There are clearly different mechanisms
in the localisation of real acoustical events, and of virtual sounds when
using headphones. Shaw (1982) proposed that headphone studies of spatial
imagery be referred to as 'space perception', since the collection of perceptual
data, such as segregation of sound, where a single acoustical event may
give rise to more than one auditory event, or ambiguity with respect to
whether the sound is externalised (and 'localisation' becomes 'lateralisation').
Most psychoacoustical studies are carried out with headphones, and assume
that sound localisation and space perception can be regarded as equivalent.
Lord Rayleigh's duplex theory (Rayleigh,
1907) was the first to explain how we localise sound: localisation is based
on the fact that path lengths are different for the two ears, hence the
Interaural Time Difference (ITD), and the head acts as acoustic shadows
at higher frequencies producing Interaural Level Difference (ILD). At angles
on the median plane or on the 'cone of confusion', additional complex cues
are required, and therefore either head movement can resolve ambiguity
(Wallach, 1940), or these can be resolved by the filtering of the pinna.
By neglecting the transmission
paths within the auditory nervous system, we can assume that binaural cues
could be derived by the ratio of the ipsilateral and the contralateral
HRTFs in the frequency domain. This ratio produces the ITD and ILD mentioned
above. Wightman and Kistler (1997) found that the fact that ITD is frequency
dependant and is larger at low frequencies than at high frequencies (Kuhn,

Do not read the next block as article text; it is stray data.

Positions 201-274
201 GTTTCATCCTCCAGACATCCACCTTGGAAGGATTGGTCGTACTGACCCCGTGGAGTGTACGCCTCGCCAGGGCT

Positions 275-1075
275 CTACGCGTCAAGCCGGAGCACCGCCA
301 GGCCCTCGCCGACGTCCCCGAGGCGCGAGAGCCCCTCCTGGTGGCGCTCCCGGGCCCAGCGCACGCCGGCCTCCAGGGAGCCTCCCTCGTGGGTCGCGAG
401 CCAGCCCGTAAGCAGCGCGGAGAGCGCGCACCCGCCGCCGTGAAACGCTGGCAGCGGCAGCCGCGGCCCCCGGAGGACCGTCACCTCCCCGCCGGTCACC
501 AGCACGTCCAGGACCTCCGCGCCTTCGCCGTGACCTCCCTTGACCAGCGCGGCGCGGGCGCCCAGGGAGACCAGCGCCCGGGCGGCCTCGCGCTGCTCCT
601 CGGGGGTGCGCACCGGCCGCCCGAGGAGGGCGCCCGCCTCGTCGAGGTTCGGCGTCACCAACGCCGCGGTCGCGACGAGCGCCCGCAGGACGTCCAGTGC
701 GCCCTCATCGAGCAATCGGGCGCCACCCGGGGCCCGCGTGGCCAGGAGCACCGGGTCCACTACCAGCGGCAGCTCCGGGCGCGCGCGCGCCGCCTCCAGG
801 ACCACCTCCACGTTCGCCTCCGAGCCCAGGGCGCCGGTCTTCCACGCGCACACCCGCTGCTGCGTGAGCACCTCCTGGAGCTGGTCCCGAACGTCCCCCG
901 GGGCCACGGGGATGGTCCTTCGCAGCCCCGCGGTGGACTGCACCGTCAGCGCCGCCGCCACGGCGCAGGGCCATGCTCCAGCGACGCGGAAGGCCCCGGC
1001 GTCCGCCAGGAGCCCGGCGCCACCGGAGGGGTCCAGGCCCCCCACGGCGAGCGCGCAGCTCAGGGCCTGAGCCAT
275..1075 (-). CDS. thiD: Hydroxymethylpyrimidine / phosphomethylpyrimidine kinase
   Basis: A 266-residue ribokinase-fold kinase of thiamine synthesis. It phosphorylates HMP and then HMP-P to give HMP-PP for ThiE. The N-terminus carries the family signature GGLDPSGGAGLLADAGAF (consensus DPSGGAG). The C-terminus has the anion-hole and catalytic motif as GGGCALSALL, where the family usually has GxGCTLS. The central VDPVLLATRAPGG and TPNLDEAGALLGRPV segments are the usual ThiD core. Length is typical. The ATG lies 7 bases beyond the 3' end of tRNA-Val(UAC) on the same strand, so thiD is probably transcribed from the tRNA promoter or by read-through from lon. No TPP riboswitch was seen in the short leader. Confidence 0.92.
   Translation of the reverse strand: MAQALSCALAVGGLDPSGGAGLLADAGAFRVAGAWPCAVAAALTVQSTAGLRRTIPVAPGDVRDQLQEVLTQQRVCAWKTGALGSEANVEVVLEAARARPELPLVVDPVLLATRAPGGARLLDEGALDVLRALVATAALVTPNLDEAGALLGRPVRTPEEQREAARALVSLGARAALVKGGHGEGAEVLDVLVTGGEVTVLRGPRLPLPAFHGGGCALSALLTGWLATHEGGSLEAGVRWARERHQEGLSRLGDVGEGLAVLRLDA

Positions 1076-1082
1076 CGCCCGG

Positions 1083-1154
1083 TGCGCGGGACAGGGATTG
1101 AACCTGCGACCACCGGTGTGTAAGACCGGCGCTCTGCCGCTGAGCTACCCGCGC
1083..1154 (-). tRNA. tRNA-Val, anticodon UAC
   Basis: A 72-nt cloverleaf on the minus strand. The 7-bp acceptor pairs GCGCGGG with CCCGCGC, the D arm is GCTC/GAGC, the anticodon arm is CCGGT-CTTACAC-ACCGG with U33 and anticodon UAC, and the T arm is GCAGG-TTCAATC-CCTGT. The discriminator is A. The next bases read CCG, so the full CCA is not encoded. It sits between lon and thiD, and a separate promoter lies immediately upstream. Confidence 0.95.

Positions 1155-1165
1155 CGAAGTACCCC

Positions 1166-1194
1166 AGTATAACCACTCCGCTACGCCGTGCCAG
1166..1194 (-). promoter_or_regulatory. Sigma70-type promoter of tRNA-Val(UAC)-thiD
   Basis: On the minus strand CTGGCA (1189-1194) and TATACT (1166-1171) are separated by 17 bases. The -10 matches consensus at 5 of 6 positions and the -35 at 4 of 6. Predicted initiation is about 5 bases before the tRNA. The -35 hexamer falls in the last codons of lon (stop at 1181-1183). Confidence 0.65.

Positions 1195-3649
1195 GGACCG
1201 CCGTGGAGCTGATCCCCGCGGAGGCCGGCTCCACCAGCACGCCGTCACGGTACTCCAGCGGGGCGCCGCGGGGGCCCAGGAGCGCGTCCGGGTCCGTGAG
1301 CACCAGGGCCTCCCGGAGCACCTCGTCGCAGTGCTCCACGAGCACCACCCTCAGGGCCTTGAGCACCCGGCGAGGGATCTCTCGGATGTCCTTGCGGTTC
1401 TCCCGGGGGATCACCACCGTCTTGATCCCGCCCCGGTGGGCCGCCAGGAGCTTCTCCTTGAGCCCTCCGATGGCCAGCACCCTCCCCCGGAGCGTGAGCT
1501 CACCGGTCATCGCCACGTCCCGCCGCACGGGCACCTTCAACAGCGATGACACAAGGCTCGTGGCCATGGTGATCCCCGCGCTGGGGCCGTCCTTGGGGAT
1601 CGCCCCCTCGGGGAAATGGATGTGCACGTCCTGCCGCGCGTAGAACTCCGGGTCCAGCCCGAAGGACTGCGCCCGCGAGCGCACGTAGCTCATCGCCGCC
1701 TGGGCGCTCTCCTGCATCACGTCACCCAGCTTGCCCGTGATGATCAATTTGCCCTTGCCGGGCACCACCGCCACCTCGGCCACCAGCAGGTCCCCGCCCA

1977) is perceptually irrelevant. Whenever HRTFs are implemented using
a minimum phase model (see below), a single value is assigned to the ITD.
However, although ITD values are roughly similar among subjects, the auditory
nervous system is very sensitive to changes of the interaural phase or
timing. The minimum noticeable difference can be as low as 6 msec (see
Carlile, 1996, section 2.2.1).
The dominance of the ITD cue at
low frequencies (below 1.5 kHz) was demonstrated when it was conflicted
in a subjective experiment against other localisation cues (Wightman and
Kistler, 1992). It was also claimed that the auditory system is sensitive
to ITD in the envelopes of high frequency carriers, but this is a less
ILD presentations are very complex,
since at high frequencies their dependence with the change of angle is
high, and the response varies rapidly between peaks and notches. Their
visualisation in different planes reveals some systematic variations, but
variations among individuals are high, especially above approximately 8
kHz. It was shown that when ILD are presented in different frequency bands
they have similar patterns (Wightman and Kistler, 1997). In addition, similar